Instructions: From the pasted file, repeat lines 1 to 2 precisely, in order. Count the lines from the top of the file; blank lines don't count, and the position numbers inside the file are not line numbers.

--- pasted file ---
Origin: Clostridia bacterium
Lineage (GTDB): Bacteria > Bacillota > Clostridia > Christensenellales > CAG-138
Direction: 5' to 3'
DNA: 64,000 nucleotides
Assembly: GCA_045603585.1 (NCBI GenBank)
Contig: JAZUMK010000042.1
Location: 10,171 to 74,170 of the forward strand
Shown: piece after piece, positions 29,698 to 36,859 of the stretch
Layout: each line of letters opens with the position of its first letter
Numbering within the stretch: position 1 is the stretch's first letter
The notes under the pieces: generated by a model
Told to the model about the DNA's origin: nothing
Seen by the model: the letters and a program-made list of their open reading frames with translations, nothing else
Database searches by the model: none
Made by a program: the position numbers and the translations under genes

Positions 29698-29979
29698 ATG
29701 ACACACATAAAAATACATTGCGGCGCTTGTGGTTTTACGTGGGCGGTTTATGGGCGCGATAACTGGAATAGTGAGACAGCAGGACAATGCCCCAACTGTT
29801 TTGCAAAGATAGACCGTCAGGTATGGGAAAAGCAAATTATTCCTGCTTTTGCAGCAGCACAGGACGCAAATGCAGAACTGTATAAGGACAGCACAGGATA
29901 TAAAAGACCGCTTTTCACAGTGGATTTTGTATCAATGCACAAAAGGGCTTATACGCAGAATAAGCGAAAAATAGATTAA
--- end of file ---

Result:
Origin: Clostridia bacterium
Lineage (GTDB): Bacteria > Bacillota > Clostridia > Christensenellales > CAG-138